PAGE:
WASHINGTON Emergency action by the Federal Reserve to ease the credit crisis has been appropriate but the fiscal policy measures may not be much help, according to a survey of business economists released on Monday.
Asked about the dollar, most of the economists in the National Association for Business Economics (NABE) semi-annual poll thought the U.S. currency was currently too strong for either the short-term or long-run good of the economy.
"There appears to be a growing consensus that monetary policy is at least heading in the right direction," said association President Chris Varvares.
"But we see a cautious assessment as to how much of an impact it is having on credit flows and economic activity. If anything, our respondents appear to be even less convinced of the near-term effectiveness of fiscal policy in turning the economy around," Varvares said in a statement.
The Fed has cut interest rates almost to zero and pumped around $1 trillion into financial markets via a range of credit easing measures to prevent lending from freezing up, amid a global credit crisis sparked by the collapse of the U.S. housing market.
This tipped the United States into a recession in December 2007 that has become a severe downturn, with growth contracting at a 6.2 percent annualized rate in the final three months of last year for the country's weakest economic performance since 1982.
"Almost 63 percent judged monetary policy 'about right' in this survey, compared to 55 percent in August 2008, while a shrinking proportion (23 percent) viewed policy as 'too stimulative'," NABE said.
Economists also expected headline inflation to fall to very low, or even negative, levels this year. But so-called core inflation, which excludes volatile energy and food prices, was forecast to bounce back above 2.5 percent over the next two to five years, and signaled that the Fed may have to abruptly start raising rates.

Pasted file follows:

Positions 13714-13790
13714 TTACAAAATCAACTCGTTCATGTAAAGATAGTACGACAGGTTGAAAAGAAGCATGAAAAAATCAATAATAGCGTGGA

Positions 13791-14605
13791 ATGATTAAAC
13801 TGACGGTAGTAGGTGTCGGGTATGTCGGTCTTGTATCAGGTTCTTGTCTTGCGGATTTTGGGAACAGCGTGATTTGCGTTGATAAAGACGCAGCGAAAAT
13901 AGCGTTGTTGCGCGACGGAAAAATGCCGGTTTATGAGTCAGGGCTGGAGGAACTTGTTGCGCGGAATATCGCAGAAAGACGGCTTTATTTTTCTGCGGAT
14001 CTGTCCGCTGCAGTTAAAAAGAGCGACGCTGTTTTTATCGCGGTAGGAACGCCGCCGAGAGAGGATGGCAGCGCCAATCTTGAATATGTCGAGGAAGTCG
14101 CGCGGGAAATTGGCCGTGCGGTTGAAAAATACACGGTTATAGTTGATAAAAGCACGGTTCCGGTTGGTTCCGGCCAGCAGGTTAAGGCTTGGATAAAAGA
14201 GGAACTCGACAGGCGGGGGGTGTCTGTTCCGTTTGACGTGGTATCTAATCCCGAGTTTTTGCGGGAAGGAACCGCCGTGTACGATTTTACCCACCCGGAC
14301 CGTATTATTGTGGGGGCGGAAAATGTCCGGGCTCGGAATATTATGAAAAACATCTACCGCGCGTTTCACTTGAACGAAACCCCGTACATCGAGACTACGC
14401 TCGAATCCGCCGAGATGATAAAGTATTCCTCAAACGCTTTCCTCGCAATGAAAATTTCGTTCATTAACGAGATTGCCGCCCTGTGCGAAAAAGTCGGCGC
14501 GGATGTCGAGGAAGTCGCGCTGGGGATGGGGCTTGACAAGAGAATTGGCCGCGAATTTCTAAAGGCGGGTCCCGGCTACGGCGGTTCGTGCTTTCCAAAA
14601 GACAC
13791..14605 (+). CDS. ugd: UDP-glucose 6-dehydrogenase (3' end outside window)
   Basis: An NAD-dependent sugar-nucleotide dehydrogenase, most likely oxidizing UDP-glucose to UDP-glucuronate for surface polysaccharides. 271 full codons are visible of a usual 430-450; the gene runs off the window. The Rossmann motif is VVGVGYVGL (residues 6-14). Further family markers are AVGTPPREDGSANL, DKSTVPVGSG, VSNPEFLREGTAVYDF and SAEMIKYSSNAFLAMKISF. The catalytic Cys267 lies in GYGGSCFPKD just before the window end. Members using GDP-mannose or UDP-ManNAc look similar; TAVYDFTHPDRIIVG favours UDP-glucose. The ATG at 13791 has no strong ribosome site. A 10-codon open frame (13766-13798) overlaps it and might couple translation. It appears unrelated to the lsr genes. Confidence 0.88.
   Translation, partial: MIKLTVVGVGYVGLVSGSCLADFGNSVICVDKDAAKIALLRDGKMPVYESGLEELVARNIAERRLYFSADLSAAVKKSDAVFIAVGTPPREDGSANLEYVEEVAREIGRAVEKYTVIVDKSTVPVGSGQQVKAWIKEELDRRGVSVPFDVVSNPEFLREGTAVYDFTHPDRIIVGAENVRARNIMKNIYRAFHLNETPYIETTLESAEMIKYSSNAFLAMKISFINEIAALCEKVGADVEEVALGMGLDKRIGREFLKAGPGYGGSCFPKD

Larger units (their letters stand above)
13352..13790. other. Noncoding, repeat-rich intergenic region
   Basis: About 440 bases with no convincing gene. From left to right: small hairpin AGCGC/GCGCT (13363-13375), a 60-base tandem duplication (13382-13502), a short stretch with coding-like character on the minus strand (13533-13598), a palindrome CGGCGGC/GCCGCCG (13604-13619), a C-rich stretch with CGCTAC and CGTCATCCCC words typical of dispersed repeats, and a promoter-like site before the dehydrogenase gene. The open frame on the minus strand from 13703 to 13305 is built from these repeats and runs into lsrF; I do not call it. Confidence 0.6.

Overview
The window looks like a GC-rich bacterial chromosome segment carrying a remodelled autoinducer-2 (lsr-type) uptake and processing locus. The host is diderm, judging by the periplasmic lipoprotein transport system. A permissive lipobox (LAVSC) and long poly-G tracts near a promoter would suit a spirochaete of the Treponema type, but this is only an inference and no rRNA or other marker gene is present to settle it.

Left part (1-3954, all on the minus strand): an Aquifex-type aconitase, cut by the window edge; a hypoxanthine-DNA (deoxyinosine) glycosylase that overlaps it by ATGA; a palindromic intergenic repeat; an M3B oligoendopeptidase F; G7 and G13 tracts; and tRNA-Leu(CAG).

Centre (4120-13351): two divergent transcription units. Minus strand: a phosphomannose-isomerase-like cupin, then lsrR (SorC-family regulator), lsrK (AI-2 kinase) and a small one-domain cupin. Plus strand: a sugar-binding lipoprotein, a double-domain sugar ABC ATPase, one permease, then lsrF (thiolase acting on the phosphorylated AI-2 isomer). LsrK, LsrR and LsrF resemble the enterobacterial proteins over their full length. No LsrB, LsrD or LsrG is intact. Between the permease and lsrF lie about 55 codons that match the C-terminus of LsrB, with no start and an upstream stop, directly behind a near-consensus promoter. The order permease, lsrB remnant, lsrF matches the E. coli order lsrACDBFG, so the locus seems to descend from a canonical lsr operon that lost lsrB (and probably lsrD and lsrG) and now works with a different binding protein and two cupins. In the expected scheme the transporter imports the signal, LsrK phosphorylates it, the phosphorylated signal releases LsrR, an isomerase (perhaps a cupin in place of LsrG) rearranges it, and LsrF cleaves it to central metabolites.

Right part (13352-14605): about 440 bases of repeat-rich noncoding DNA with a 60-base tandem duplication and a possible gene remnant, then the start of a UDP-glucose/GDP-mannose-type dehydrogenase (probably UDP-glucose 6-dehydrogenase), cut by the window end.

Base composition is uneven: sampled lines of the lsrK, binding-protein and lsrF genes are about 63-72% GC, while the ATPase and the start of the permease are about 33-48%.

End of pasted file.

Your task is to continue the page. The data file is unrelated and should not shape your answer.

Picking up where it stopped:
In addition, three-fourths of the economists expect the Fed to extend its action to the purchases of long-dated U.S. Treasuries and other credit instruments in order to drive down private-sector borrowing costs and stimulate consumer spending.
"In each case, a majority expects the policy to be successful," NABE said. The Fed has said that it might consider purchasing long-dated Treasuries if this would benefit broader private-sector borrowing conditions.
Cautious optimism on the impact of the Fed did not extend to the $787 billion stimulus plan signed into law by President Barack Obama last month, over which views were split.
"Business economists are broadly divided regarding the current posture of fiscal policy with roughly a third viewing it as too stimulative and another third seeing it as too restrictive, but only 22 percent characterizing it as 'about right'," NABE said.
A majority thought the stimulus package would have a modest impact in shortening the recession.
Polled on the outlook for the dollar, most economists thought its recent rise against the euro had been due to short-term safe-haven flows spurred by panic over the crisis and the uncertain outlook for the world economy.
"Slightly more than half of respondents believe that the dollar will resume its decline against the euro when the current global financial crisis and recession end.
"Another quarter believe that the dollar will stabilize to near current levels. Fewer than 18 percent believe that the dollar will continue to appreciate versus the euro," the NABE said.